A security line just for families? Hallelujah! The TSA got this one right. As most of you know, I have a young son. My husband and I are pretty good at air travel as a family; we started with the little guy at 6 weeks, and he’s been flitting around the country ever since. We pack light, we wear shoes that go on and off easily, our one-quart bag of toiletries and milk for the baby are easily accessible. But just because we have the drill down, doesn’t mean we sail through the checkpoint before every flight.
In Atlanta, they almost always put families with strollers and young children in the same line as other travelers who need a little more time getting their belongings on and off the conveyor belt. I think it’s as much for our own sanity and stress levels as it is for the other travelers without kids… and for the TSA agents who have to deal with all of us.
It’s not just families who will have the option of a friendlier security line – expert travelers will, too. I can’t tell you the number of times I’ve been stuck behind people who seem to have somehow missed all the travel updates in the past seven years. I fell like screaming, “Yes! You, too, have to take off your shoes and you’re limited to the one little Ziploc bag of liquids, just like the rest of us. That laptop? TAKE IT OUT and run it through separately. We’ve only been doing this since forever.” Of course, really I just smile and grit my teeth, silently cursing myself for choosing the slow-poke security line. I also remind myself that even on my best day, there’s probably someone behind me in that non-family friendly line cursing me and my stroller.
Here’s some more info on what I like to call the TSA’s “sanity-saving plan.”
Tough to overlook this next story on a Monday morning. Apparently, a good number of us are multi-tasking at work, but probably not in a way the boss would like: a third of the people surveyed by the National Sleep Foundation say they’ve fallen asleep on the job. I once worked with a guy who took a nap under his desk every day. Most people knew about it – and keep in mind, we worked on the web side of a start-up technology network in San Francisco during the tech boom… you could get away with a LOT during those days! No one had a problem with it because he was very talented and always got his work done… it didn’t hurt he was basically hidden during his siesta. Good thing he wasn’t a loud snorer!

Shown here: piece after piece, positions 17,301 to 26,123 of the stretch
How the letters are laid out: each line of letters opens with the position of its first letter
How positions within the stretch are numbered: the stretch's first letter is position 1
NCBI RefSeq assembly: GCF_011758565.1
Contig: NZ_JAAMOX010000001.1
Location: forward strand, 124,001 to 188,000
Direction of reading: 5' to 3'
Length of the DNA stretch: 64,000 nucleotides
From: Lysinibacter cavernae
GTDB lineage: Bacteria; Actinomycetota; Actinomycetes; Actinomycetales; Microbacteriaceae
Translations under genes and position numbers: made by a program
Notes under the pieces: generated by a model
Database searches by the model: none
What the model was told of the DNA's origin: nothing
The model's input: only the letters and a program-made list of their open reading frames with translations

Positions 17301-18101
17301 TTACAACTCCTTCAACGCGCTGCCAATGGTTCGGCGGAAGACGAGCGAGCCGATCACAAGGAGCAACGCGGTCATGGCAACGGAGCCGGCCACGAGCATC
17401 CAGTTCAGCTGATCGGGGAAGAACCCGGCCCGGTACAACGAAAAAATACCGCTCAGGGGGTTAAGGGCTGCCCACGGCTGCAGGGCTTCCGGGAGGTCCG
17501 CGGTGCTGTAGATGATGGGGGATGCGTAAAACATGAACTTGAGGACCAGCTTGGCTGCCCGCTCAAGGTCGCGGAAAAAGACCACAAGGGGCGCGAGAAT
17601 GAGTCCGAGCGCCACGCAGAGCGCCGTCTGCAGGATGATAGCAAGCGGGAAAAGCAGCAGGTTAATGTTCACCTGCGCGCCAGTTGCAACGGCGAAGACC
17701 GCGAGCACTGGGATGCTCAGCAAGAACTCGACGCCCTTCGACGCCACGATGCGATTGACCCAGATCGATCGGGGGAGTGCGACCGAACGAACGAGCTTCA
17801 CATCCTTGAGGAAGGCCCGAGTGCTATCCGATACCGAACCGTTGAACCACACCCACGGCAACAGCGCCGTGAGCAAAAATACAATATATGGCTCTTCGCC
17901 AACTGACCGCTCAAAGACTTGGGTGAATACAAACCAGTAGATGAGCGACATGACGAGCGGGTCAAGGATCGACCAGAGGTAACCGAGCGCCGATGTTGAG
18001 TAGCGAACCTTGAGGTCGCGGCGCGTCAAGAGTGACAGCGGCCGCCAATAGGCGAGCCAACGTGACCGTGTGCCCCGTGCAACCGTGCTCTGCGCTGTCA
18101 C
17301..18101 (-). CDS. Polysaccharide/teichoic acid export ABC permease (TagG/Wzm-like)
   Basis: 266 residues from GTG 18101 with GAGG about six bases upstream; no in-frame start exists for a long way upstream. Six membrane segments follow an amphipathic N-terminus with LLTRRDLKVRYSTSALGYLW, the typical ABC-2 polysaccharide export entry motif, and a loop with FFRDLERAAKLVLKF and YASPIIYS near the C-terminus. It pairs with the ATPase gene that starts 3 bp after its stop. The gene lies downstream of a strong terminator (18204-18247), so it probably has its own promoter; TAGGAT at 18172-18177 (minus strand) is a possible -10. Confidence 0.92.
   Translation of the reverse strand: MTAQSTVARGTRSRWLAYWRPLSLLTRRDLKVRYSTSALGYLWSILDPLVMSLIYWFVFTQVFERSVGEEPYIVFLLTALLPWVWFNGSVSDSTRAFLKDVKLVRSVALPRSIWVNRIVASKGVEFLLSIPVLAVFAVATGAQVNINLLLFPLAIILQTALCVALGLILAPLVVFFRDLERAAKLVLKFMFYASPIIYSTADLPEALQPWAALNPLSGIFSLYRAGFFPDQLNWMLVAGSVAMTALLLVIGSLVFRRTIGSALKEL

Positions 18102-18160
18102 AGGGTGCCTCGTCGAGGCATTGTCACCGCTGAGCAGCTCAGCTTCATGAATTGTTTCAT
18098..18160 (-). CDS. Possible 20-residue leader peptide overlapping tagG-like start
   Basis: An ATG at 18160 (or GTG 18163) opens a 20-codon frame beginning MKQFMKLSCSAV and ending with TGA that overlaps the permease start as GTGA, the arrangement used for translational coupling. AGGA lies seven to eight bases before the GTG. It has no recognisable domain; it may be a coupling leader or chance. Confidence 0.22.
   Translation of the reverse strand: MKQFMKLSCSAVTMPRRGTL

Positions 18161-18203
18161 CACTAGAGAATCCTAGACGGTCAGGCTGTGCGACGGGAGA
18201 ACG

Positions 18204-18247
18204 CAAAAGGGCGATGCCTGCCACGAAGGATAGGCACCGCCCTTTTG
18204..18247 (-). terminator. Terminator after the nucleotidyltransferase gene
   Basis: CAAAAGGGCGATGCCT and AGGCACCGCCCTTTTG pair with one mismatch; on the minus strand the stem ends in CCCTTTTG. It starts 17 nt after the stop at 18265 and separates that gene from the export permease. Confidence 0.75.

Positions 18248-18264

The boss may also not like the reason most people are hurting for shut-eye:
Work is what’s keeping them up.
And this story just made me mad. A Belgian woman wrote a book detailing how she survived the Holocaust as a young Jewish girl, forced to make her own way at the age of four. Her story is gripping – she claimed to have walked nearly 2,000 miles across Europe, that she killed a Nazi in the Warsaw ghetto, and was eventually “adopted” by a pack of wolves. Misha Defonseca’s “memoir” was translated into 18 languages and made into a feature film. One problem: it’s fiction. Not only did she make up the details of those four years she spent alone wandering through Europe, she also lied about being Jewish.
So that’s what caught my eye this Monday. See something you think I’d be interested in? Post it here.
- Erica Hill, 360° Correspondent
Filed under: Erica Hill
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